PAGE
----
Morocco has also taken steps to enshrine gender equality in its legal framework. The 2003 Labor Code mandates equal remuneration for equal work (Sadiqi 2010), and legal provisions ban discrimination in hiring (World Bank 2015a). Women are guaranteed maternity leave, and men three days of paternity leave. Sadiqi (2010) notes that nursing mothers must be provided with a one-hour break each workday. No penalty may be imposed upon mothers returning from maternity leave.

The 2004 Moudawana (family code) included specific provisions designed to improve gender equality and the status of women. The first fundamental reform stated that “women are men’s sisters before the law.” Other pillars addressed women’s rights to divorce, self-guardianship, and child custody, and introduced penalties for sexual harassment; however, polygamy and inequalities in inheritance rules remained legal (Sadiqi 2010). World Bank (2015c) points out that despite these changes, limited implementation and enforcement of laws, combined with weak institutional capacity and social norms, hinder women’s advancement.

The Nationality Code was reformed in 2007 to permit children to inherit Moroccan citizenship from their mothers. In 2011 a new constitution was approved by a majority of voters. Article 19 guarantees that “[t]he man and the woman enjoy, in equality, the rights and freedoms of civil, political, economic, social, cultural and environmental character” and that “[t]he State works for the realization of parity between men and women.” Article 30 ensures both men and women have equal rights to vote, while Article 34 outlines the government’s responsibility “to respond to and provide for the vulnerability of certain categories of women and of mothers, of children, and of elderly persons” (Constitute Project 2012). To encourage gender equality, in 2011 the government established a quota of 15 percent for female representation in parliament and 33 percent for female representation in local government.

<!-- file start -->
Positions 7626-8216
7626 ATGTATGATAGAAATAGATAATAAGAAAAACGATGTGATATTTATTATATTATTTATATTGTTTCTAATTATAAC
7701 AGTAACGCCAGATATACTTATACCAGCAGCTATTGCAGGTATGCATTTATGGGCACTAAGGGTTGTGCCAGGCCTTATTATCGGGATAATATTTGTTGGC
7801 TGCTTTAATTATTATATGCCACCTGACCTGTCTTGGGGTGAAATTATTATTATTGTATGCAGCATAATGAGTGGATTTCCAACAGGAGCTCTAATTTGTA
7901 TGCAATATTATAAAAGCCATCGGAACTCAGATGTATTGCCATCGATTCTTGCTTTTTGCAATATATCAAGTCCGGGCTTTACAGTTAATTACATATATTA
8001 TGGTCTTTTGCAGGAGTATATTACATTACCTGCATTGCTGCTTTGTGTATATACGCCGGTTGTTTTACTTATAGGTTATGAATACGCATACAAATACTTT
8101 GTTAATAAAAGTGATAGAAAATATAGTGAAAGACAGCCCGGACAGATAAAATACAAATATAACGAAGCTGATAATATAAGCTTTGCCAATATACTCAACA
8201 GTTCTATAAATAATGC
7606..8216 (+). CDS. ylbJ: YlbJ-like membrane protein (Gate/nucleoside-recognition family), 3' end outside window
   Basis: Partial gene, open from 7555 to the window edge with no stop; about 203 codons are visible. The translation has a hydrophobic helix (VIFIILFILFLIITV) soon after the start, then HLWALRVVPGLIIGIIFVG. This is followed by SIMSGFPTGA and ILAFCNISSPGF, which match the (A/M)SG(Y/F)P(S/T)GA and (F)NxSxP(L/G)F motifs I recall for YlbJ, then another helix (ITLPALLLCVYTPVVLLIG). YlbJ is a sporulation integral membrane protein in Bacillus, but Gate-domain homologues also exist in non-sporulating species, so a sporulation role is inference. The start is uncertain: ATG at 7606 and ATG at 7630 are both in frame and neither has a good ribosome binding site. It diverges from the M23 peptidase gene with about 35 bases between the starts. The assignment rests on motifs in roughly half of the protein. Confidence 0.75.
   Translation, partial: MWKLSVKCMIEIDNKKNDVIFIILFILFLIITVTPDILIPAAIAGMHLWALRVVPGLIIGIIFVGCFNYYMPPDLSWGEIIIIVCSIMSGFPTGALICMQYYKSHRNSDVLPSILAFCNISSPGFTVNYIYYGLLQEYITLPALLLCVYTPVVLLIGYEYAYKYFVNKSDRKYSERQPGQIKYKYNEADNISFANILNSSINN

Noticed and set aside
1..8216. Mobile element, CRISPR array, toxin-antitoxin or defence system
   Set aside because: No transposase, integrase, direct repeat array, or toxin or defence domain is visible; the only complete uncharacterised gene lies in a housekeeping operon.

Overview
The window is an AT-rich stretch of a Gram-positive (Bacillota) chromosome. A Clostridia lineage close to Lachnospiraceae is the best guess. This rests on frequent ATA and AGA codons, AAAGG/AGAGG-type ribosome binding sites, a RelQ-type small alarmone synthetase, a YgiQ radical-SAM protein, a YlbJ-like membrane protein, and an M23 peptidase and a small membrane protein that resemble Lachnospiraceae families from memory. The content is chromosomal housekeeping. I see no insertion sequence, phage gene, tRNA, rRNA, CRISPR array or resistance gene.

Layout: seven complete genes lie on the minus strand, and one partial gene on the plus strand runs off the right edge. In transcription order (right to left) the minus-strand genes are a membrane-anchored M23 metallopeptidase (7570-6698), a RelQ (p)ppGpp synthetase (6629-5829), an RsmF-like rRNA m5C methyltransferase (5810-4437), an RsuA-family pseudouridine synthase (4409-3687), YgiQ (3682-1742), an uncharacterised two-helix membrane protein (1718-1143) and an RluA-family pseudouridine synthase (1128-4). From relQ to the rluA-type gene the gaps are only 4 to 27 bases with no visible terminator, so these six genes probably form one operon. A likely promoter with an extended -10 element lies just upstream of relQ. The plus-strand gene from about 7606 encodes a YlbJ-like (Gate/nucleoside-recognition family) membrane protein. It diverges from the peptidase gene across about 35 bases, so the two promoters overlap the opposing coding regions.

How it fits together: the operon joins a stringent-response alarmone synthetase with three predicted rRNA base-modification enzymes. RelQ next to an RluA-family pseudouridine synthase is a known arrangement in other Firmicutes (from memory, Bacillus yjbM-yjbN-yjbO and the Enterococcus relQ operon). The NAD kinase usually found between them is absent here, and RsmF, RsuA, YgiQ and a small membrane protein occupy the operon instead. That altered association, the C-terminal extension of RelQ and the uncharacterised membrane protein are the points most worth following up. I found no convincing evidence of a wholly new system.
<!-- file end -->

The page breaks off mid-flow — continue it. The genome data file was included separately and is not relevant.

The Council of Government approved an organic finance law with two key components designed to strengthen gender budgeting in 2014. First, the law requires that gender equality be considered when defining performance objectives, results, and indicators in all line budgets. Second, the law dictates that the Gender Report be included as part of each year’s Finance Bill (UN Women 2014c). The latest Government Plan for Equality calls for strengthening this law by increasing transparency, improving fiscal performance, and generalizing evaluation, audit, and accountability procedures (Ministry of Economy and Finance of Morocco 2013). Recognizing the efforts, the international community granted the Ministry of Economy and Finance the United Nations Public Service Award in 2014.